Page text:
Clementine Ford: Angry but optimistic

The last time feminist writer and "woman with opinions" Clementine Ford spoke at a WORD Christchurch event in 2017 she was very much in a "scripted talk" mode. There was a powerpoint presentation filled with screenshots and imagery and there were jokes (and some really, really terrible language - words directed at her from angry men). Last night's event at St Margaret's College was a more relaxed affair in which she sat down with Stuff journalist Cécile Meier and discussed feminism and all the implications it has for people (regardless of their gender).

It was a wide-ranging discussion that touched down in lots of different related areas. And judging by the silent nods of agreement around me, much of what was discussed resonated with the audience, most of whom were women. 

Ford's current book, Boys Will Be Boys, is about dismantling the toxic restrictions and expectations we place on boys, i.e. that they should be interested in sports and rough-housing, they should not talk about their feelings or have emotional connections with other men, they shouldn't wear pink because that's for girls.

My son is five and pink is his favourite colour and I just don't know why anyone would feel the need to tell him his favourite is wrong. Scenes from Monty Python films aside, I don't think it's possible to be wrong about your favourite colour. This is a small thing but it's emblematic of some of the concerns I have as his mother about how we manage these expectations and restrictions of manhood as he grows, so I'm keen to listen and learn more. 

The one thing I was struck by at this event was how articulate and thoughtful Ford is in her responses. She takes time to think about what she wants to say before she says it and is careful and deliberate when she does speak (this is not an insight you necessarily get from a prepared talk).

The topics she talks about are highly emotive for many women - we feel fear when discussing acts of sexual violence and abuse, we feel anger too, great wells of it. Finding a way to express yourself coherently about things that are unfair or hurtful or just plain horrifying is no small thing. If there's one thing that Ford does really well it's articulating what many women feel and know about the world but aren't able to state as plainly and as forthrightly as she does. In this way she speaks for many of us.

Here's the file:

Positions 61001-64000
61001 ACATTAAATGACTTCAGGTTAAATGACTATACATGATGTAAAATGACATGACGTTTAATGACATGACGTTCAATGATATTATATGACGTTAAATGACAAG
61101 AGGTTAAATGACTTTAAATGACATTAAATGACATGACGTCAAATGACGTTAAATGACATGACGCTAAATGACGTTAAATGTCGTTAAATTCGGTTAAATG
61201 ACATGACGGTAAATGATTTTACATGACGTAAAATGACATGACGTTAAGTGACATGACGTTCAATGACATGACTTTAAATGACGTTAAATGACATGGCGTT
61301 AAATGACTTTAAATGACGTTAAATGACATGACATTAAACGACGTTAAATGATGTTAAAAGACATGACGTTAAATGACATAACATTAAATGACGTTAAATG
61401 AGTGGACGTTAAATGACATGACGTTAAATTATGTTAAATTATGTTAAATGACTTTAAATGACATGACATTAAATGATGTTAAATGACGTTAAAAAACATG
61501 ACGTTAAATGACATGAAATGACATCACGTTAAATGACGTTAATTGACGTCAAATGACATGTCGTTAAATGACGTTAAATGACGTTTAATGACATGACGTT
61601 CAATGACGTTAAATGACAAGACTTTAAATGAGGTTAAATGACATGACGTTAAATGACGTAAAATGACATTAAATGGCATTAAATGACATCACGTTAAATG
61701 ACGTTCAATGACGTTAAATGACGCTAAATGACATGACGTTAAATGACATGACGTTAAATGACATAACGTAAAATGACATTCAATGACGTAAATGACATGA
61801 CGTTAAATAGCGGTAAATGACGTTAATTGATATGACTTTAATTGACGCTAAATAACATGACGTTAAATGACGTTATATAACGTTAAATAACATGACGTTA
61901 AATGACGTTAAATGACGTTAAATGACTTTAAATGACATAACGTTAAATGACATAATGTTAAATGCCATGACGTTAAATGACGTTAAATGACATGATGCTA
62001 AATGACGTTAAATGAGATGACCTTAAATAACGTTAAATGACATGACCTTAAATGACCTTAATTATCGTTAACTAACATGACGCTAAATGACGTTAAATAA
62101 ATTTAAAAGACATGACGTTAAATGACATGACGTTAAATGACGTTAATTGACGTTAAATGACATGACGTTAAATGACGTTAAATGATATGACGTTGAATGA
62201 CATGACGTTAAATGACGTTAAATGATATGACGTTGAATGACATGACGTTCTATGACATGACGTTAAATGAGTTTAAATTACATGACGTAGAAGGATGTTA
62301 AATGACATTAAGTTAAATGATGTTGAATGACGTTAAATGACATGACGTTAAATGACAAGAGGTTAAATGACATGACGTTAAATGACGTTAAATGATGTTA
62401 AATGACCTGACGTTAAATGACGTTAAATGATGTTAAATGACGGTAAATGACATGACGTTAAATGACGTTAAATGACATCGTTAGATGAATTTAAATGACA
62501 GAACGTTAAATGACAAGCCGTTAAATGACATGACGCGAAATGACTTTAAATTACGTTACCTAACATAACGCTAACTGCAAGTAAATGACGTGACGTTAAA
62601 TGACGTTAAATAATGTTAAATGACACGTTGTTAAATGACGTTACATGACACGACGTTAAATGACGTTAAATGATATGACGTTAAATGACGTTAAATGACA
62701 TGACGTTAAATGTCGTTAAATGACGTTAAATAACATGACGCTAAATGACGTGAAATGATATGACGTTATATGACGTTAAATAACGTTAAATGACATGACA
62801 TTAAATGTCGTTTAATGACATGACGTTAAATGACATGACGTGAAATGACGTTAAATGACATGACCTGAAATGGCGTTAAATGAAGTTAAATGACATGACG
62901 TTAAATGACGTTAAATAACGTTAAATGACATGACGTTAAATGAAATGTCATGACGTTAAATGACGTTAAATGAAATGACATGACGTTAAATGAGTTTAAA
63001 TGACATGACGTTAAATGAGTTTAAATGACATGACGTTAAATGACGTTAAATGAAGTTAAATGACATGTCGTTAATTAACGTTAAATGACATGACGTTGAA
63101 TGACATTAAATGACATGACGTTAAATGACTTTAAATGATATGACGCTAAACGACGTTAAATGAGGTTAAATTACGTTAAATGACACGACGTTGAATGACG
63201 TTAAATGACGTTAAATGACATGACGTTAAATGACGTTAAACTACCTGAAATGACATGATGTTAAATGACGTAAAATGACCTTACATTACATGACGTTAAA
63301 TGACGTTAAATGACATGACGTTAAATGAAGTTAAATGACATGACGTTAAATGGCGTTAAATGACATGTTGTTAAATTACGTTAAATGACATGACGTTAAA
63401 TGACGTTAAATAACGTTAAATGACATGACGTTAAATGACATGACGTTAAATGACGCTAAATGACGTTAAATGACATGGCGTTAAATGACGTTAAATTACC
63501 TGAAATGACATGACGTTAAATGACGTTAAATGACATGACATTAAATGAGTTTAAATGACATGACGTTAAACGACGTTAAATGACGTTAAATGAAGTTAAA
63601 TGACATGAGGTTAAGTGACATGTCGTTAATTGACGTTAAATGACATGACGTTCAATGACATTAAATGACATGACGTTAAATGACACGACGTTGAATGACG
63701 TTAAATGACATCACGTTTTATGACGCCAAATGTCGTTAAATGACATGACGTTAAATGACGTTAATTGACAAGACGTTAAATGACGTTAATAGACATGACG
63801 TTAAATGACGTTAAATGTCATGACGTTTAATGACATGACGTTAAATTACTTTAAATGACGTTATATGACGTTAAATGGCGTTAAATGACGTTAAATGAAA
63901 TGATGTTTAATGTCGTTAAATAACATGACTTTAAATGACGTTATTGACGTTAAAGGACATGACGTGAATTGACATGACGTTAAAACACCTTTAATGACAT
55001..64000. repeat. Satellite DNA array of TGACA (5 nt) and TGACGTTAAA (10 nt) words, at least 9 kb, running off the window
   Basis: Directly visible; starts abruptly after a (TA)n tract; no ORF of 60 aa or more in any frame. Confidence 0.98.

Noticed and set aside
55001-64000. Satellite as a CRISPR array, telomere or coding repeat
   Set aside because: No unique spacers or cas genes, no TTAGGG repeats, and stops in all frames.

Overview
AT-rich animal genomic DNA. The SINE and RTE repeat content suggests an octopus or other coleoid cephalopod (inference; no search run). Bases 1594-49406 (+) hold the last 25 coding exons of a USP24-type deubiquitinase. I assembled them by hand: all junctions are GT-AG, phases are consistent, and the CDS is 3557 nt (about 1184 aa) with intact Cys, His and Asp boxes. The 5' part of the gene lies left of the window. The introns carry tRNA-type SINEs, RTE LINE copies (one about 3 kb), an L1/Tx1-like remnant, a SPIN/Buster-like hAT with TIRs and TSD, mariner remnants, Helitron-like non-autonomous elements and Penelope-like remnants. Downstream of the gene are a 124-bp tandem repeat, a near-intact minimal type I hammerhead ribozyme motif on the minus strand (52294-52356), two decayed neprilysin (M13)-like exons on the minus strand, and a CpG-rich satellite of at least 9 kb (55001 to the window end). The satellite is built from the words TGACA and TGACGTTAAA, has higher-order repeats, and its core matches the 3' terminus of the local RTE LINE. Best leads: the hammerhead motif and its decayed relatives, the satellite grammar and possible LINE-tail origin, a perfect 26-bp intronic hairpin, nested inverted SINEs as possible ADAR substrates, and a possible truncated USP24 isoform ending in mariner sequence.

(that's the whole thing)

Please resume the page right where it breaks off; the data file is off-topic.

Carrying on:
She is angered by a lot of what she sees happening to other women but even in acknowledging that anger she's kind of relaxed about it? She admits that she has a little of the "Pollyanna" about her and is hopeful and optimistic that things actually will change. 

It's difficult to summarise everything that was covered in the hour or so of discussion but you might get a sense of the ground covered via the selection of quotes I managed to scribble down.

On sexual consent

"Consent is an ongoing process - it's not like a rollercoaster and you're along for the ride until it's over..."

On Freedom of speech

"I think people confuse 'freedom of speech' with 'freedom from conversation'"

On women being allowed to express anger

"It's okay to be angry... We're human beings. We're entitled to the full range of emotions."

On being honest with yourself about your reactions to upsetting information

"Saying 'but you're making me feel bad and I'm a good person', isn't being a good person."

"The best thing I can feel is uncomfortable... It's my job to sit in my discomfort and make changes in myself."

On what men sometimes get wrong about feminism

"It's not about condemning men. It's about saving men."

On why not all jokes are worth making

"If the person most likely to laugh at your joke is a rapist... have a think about your humour."

On the prevalence of violence by men against women

"'99.99% of men would never harm a woman' - that statistic is bull****."

The audience questions were largely thought-provoking and useful ones, though not necessarily uplifting. Hearing an exasperated 18 year old ask "what are we teaching the younger generation?" because her 10 year old sister has been cat-called... is hard. But I think Ford's book is a great place to start in addressing this very thing.

A sole question by a man was taken at the very end of the Q and A portion, and I salute him for his bravery in asking for advice on how to get people more interested in... International Men's Day. Ford's answers, like all of those given last night, were generous and thoughtful. She congratulated him on making the effort. These things take time to build. Communicate the positives and benefits to men and to the community. Make sure it's understood that International Men's Day is not about pitting men and women against each other.

And then a man in the audience, who was obviously put out that he hadn't had a chance to speak (and who had done some heckling during Ford's previous answer), simply stood up and started talking... kind of loudly. And then another man started shouting at him, and then a third got involved.

And so most of the audience filed out of the auditorium, having listened for most of the evening to a kind and reasoned conversation between women, to the sounds of men shouting at each other...

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